Favorites: Valley of the Dolls by Jaqueline Susann

22 Apr

“You’ve got to climb Mount Everest to reach the Valley of the Dolls.”

This book is, and always will be, in my top five favorites. I’ve re-read it on countless vacations. This is trashy, sensational writing about sex, drugs and Hollywood. And it’s wonderful.  While the title is probably mostly known from the 1967 film adaptation starring Patty Duke as Neely O’Hara, Sharon Tate as Jennifer North and Barbara Parkins as Anne Welles, the book was a runaway sensation in its own right.

The book stands the test of time because Hollywood still peddles these stories when they market actresses today. You have Anne Welles, the blond, moneyed, uptight New England girl trying to make it on her own in New York. And Neely O’Hara, the gypsy girl who comes from nothing, upstages the biggest star of her day and becomes an international sensation. And finally, Jennifer North, the homespun girl who is gets “discovered” out of the blue, achieving super stardom.

When you get the one thing you’ve always wanted, what comes next?

For these women, it was the Dolls. Those iconic rainbow pills -drugs like Seconal, Demoral, Percocet and sleeping pills.

All three get what they want most in the world. For Anne, it’s Lyon Burke, the perennial bad boy. When she finally lands him, she finds herself trapped in an emotionally dead marriage. For Neely, it’s superstardom. But when she makes hit movie after hit movie, she finds herself without the self worth she assumed would accompany fame.  For Jennifer, it’s fame and adoration.  Yet when she achieves it using her body, she desperately wants to be valued for something else.

They all turn to pills. And they all fall to pieces. Neely’s self destruction is loud, noisy and splashed across every newspaper a la Lindsay Lohan.  Anne’s is quieter, as she sinks into herself and the terrible life she created.  Jennifer goes out with a bang, unable to cope with the fact that the world will never see past her body.

Outside the fantastic stories, Susann broke down barriers for female authors as the first woman to achieve this level of sales for a roman à clef, or a fictionalized version of real life events. And yes, that’s right. This book is a thinly veiled version of real life events. Check out the wikipedia page for an overview of the real life actors, actresses and experiences that Susann drew from when creating the book.

Need a sample of the drama before diving in? Check out the movie trailer!

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7 Responses to “Favorites: Valley of the Dolls by Jaqueline Susann”

  1. bookgirl1987 April 24, 2012 at 2:05 pm #

    I’ve read Valley twice. It’s a flamboyant book you might feel embarrassed with at first but you inevitably finish it. Valley fits perfectly into my Guilty Pleasure category, and I love a good trashy read every now and then. The 1967 film looks a tad boring once you’ve read the book and the acting can be so exaggerated in older films. A modern version might interest me, though. Again, it’s a good book. Do you recommend Jacqueline Susann’s other novels?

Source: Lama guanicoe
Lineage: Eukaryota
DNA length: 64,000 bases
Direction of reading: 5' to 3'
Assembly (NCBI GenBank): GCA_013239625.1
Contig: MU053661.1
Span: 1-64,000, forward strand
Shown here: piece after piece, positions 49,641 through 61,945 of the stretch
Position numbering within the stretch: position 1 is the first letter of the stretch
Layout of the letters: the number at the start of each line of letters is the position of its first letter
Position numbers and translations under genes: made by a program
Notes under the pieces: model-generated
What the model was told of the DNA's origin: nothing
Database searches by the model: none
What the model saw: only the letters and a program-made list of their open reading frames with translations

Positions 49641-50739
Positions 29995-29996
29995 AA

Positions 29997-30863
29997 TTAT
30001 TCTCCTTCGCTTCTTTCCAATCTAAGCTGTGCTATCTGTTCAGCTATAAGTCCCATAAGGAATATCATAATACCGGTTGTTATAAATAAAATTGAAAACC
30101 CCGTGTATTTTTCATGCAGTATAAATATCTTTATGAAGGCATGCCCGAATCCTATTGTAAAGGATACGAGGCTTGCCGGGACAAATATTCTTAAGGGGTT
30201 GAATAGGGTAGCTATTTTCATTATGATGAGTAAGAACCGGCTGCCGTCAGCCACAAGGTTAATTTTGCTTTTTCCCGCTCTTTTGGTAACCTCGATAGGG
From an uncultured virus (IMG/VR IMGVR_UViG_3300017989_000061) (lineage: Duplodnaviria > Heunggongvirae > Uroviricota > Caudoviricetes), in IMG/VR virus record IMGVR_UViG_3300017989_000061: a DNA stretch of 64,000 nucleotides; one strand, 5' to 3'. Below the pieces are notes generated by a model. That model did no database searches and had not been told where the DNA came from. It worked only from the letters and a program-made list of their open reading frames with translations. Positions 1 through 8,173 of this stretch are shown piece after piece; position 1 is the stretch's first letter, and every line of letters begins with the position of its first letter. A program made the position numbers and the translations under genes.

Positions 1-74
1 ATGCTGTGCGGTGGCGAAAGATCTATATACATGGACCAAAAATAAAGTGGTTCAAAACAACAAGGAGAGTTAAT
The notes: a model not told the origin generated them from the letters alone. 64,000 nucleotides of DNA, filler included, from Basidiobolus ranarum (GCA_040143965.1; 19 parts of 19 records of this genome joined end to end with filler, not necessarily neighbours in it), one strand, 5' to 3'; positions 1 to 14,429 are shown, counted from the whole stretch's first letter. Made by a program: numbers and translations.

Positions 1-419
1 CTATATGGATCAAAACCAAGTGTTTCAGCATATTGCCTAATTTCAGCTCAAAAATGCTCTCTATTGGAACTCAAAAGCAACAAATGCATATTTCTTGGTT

• HelloKatieO April 24, 2012 at 5:11 pm #

      I really liked Once is not Enough. In a similar vein, I’m finishing Peyton Place now which reminds me of Valley of the Dolls, except set in a scandalous small New Hampshire town.

Trackbacks/Pingbacks

  1. HelloKatieO’s #CBR4 Review #29: Peyton Place by Grace Metalious « Book It. - April 26, 2012

    […] Place is a classic soap opera set in an uptight New England town. It’s closely tied to Valley of the Dolls in my mind – both were groundbreaking, trashy novels about the scandalous realities of a […]

  2. Review #29: Peyton Place by Grace Metalious « Book It. - April 26, 2012

    […] Place is a classic soap opera set in an uptight New England town. It’s closely tied to Valley of the Dolls in my mind – both were groundbreaking, trashy novels about the scandalous realities of a […]

  3. HelloKatieO’s #CBR4 Review #29: Peyton Place by Grace Metalious « Cannonball Read IV - April 26, 2012

    […] Place is a classic soap opera set in an uptight New England town. It’s closely tied to Valley of the Dolls in my mind – both were groundbreaking, trashy novels about the scandalous realities of a […]

  4. Book Review 21: The Best of Everything by Rona Jaffe | Book It. - March 13, 2013

    […] each other, and the world, has changed, I straight up enjoyed The Best of Everything much more.  Valley of the Dolls is one of my all time favorite books, definitely top 5, and I’ve easily read it 20 […]

  5. HelloKatieO’S #CBR5 Review #21: The Best of Everything by Rona Jaffe | Cannonball Read V - March 13, 2013

    […] each other, and the world, has changed, I straight up enjoyed The Best of Everything much more.  Valley of the Dolls is one of my all time favorite books, definitely top 5, and I’ve easily read it 20 […]

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